In the midst of the Great Depression, thousands of out-of-work young men from across the country found jobs in Colorado in the Civilian Conservation Corps. The government relief program hired laborers to build roads, cut trails and raise buildings on public lands throughout the United States. Nearly eighty years later, their work can still be seen in some of the most popular trails and landmarks on the White River National Forest. Now, some of those sites are getting a little extra protection to preserve their legacy into the future. David Frey reports.
(Listen to the story here.)[Sounds of rock chipping]
The Hanging Lake trail in Glenwood Canyon is well-loved, and well-worn. It’s short – just one point two miles – but it’s steep. The big payoff comes at the end, when hikers reach a spectacular turquoise lake filled by cascading waterfalls.
“It almost feelsl like you’re in a tropical paradise once you get up to the top. It’s just a beautiful turquoise. It’s just like nothing I’ve ever seen in Colorado.” [10 sec]
Jill Wilson, from Denver, was among some one hundred volunteers clearing away boulders and building rock steps on a recent workday. The Forest Service says eighty thousand people hike the trail each year. That’s a lot of hikers. They can thank volunteers like these, from Volunteers for Outdoor Colorado and Roaring Fork Outdoor Volunteers, who are taking part in a two-year trail maintenance project at Hanging Lake. And they can thank crews from the Civilian Conservation Corps, who were doing similar work here almost eighty years ago.[Newsreel sound]
“In many parts of the country are regions which depend largely upon the tourist’s trade as the local industry. Areas of great scenic beauty have been made available to thousands of visitors through the development of roads in national and state parks and at other centers of attraction for tourists. Many of these vacation spots were completely inaccessible before the assistance of the works program made road construction possible.”
Between 1933 and 1942, the CCC hired two-point-five million young men from across the country to work in national and state parks and forests. Thousands of them came to camps in Colorado, where they planted trees, thinned forests, cut roads, and raised buildings. On the White River National Forest, CCC crews built the first ski trail on Aspen Mountain, started a ski hill in Glenwood Springs, and dug Chapman Dam above Basalt. And they built trails in places like Crater Lake, Avalanche Creek and Trappers Lake – trails that remain popular today.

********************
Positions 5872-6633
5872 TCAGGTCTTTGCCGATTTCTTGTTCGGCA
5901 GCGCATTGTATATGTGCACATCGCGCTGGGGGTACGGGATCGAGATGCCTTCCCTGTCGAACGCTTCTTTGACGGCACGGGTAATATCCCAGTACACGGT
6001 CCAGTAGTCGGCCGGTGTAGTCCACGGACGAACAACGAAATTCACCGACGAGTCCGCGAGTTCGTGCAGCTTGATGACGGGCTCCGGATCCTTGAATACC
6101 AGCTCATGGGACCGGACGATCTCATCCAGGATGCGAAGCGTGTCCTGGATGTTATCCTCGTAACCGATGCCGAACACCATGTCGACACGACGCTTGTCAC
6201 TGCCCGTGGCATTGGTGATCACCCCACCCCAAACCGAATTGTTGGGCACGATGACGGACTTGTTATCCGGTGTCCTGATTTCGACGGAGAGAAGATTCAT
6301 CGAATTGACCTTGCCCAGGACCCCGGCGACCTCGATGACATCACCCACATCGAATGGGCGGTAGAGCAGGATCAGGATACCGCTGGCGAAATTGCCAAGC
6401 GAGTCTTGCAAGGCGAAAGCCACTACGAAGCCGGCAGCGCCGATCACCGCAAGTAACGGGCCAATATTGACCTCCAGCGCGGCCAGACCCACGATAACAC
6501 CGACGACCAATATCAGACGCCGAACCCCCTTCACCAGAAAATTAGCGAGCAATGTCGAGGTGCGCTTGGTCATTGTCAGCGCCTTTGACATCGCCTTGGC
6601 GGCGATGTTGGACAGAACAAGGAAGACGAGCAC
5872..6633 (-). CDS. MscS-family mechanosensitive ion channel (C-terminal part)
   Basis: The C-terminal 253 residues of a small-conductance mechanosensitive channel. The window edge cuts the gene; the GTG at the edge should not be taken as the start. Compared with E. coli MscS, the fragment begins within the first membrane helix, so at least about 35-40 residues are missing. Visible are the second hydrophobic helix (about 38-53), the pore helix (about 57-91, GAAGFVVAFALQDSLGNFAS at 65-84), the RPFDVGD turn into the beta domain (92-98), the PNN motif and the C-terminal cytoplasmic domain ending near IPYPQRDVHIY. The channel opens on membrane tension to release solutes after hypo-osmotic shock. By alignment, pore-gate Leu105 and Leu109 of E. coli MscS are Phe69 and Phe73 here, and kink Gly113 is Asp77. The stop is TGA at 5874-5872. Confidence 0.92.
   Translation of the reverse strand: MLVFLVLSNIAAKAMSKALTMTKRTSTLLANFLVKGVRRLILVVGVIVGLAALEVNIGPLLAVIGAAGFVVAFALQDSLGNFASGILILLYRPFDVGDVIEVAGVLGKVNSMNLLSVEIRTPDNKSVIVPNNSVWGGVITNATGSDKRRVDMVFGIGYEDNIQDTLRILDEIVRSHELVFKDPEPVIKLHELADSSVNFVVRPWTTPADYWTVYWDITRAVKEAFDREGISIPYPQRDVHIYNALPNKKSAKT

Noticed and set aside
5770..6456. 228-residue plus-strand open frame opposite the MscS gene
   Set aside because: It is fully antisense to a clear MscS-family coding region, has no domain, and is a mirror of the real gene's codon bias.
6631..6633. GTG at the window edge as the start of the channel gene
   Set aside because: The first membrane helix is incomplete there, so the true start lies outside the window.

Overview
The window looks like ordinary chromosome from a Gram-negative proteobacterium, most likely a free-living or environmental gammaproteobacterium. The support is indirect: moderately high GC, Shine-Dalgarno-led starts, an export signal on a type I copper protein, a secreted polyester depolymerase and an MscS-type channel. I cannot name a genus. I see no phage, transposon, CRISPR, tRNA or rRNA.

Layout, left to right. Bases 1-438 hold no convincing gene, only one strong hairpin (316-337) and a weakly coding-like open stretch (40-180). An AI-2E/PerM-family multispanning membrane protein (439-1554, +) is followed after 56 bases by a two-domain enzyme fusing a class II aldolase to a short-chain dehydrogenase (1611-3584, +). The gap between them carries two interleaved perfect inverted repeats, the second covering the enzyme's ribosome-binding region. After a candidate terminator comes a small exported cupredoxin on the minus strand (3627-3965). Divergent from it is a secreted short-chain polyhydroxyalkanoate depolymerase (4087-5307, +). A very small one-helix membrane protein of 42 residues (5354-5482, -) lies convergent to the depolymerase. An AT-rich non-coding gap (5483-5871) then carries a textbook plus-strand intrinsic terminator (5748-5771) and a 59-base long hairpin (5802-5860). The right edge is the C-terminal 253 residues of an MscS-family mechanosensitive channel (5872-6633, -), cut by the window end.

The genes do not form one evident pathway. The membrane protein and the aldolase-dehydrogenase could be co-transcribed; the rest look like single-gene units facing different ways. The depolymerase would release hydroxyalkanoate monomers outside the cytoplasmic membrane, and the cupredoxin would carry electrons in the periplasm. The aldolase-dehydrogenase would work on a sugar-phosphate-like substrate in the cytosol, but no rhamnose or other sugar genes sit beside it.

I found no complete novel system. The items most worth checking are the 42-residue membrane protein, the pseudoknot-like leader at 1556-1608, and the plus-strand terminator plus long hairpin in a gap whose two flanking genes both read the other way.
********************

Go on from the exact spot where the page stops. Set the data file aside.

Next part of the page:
“These are kids who had no skills yet and they were under instructors to learn how to build bridges and preserve the walls, stack rocks. There’s signs of CCC elements everywhere.” [10 sec]
Andrea Brogan is Heritage Program Manager for the White River National Forest.
“The forest benefited from their hard work. I think the kids benefited from the experience.”
Over the decades, weather, animals and vandals have taken their toll on the cabins and shelters they built. Many have crumbled and some, like the shelter at Hanging Lake, are nearly gone. Last year, the Forest Service spent about two hundred thousand dollars in American Recovery and Reinvestment Act funds to hire local contractors to restore historic CCC buildings. It was recession stimulus money shoring up projects built with depression stimulus money.
Workers last year hiked in with only hand tools, using mules to haul materials, to refurbish a shelter house atop Notch Mountain, much as CCC workers did when they first built it in 1934. With its two-foot-thick walls built of local stone, the house was built as a way station for pilgrims to view Mount of the Holy Cross. Today, many hikers come just to see the house.
Crews also repaired the rock-and-timber Tigiwon community center below, a staging area for Holy Cross pilgrims, and the Piney Guard Station, a ranger cabin north of Wolcott.
Heritage Program Manager Andrea Brogan says, like the legacy in the White River National Forest, CCC structures across the country are being renovated, partly for their historical value, and partly because many are still used and loved.
“The part they played in it is worth preserving. It’s part of fabric of the forest. As long as we can continue to be good stewards I think we have an obligation to take care of those resources.” [11 sec]
Bill Kight is the White River National Forest’s community liaison and an archeologist. For him, this preservation work is personal. His father was one of those CCC boys back in the 1930s.
“I think a lot of people who talk about socialism and all this social this and social that in a bad way don’t have a clue about what those programs did to help our country. I think that’s a shame because the record is there. It speaks for itself.”
“Once I built a tower up to the sun, brick and rivet and lime. Once I built a tower, now it’s done, brother can you spare a dime.”
Brogan is nominating both the Tigiwon community center, near Red Cliff, and the Notch Mountain shelter house, for National Historic Landmark status. If approved, they would join six existing landmarks on the forest, including the Independence town site, the Ashcroft ghost town and the Tenth Mountain Division training site at Camp Hale.
MUSIC up under copy
“Say buddy, can you spare a dime?”
For Aspen Public Radio news, I’m David Frey.